Humidity

Discussion in 'Incubating & Hatching Eggs' started by Jodie84, Nov 16, 2013.

  1. Jodie84

    Jodie84 New Egg

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    Hi all,

    I am hatching my first ever batch of eggs in an incubator. I bought the Hovabator Genesis 1588 and so far it's been great. My only concern is the humidity seems a little high. When I fill the tray it stays between 45-55% but if I dont have water in the tray its only about 20% in there. My question is since I have a forced air incubator the water dries up in about two days, should I leave it one day without water in the tray to sort of even out the overall humidity level or is it best to just leave it at the slightly higher humidity?
     
  2. har

    har Chillin' With My Peeps

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    Try just filling the center compartment only with water. That should drop it a lot . That is all I ever fill until they get into lock down.
     
  3. Jodie84

    Jodie84 New Egg

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    Good idea I will try that, thank you
     
  4. wolfandfinch

    wolfandfinch Chillin' With My Peeps

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    I have the same incubator. It does pretty well with tray 1 making you fall between 40 and 50% and then adding tray 2 to bring it up above 60%. I am on day two and messed up, lost too much water. We had a day with 14% which I hope will be OK!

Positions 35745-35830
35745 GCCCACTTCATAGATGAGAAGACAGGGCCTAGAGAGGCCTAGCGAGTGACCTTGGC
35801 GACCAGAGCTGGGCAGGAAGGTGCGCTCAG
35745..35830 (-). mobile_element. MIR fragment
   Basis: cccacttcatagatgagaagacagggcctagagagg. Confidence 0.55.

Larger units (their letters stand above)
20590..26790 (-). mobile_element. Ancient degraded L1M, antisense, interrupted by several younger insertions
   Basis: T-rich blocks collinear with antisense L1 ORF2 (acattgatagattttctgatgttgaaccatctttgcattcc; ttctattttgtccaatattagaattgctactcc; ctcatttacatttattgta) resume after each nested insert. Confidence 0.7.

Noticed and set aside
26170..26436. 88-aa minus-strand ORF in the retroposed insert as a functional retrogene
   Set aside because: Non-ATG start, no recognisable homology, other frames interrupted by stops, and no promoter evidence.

5. ronniewayne

    ronniewayne Chillin' With My Peeps

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    some of this will depend on the humidity outside and the humidity inside your home.. I e different settings for the dessert and rain forest..but as a general rule you can be lower than 40% for the first 18 days and do better than if you are higher. if you remain too high the 1st 18 days some or all of the eggs will not lose enough water and the air sac will be small causing the chicks to drown before they can get out of the shell. if you are too low some or all may lose too much water and the chick will be so dry he gets stuck to the membrane and cannot zip around and get out of the shell there is a thread on here about dry hatching ...it is an interesting read but remember anyone can post on here with or without research and facts to back up what they say. let the buyer beware ..you will have to tinker with the settings for your home . my friend hatched some eggs for me last year her 1st hatch she hatched 35 of 35 eggs.. the next few hatches not that high but an acceptable 80% or so. she lives 40 miles from me and the humidity is a little different than at my house.. in my opinion it is safer to start with a little lower humidity and go up if your hatch isn't as good as you want. that is where I have had better results your may be different so have fun and experiment happy hatching [​IMG]
     
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  6. Jodie84

    Jodie84 New Egg

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    Thank you so much to everyone who replied, I love how everyone on this site is so helpful! :)
     
  7. har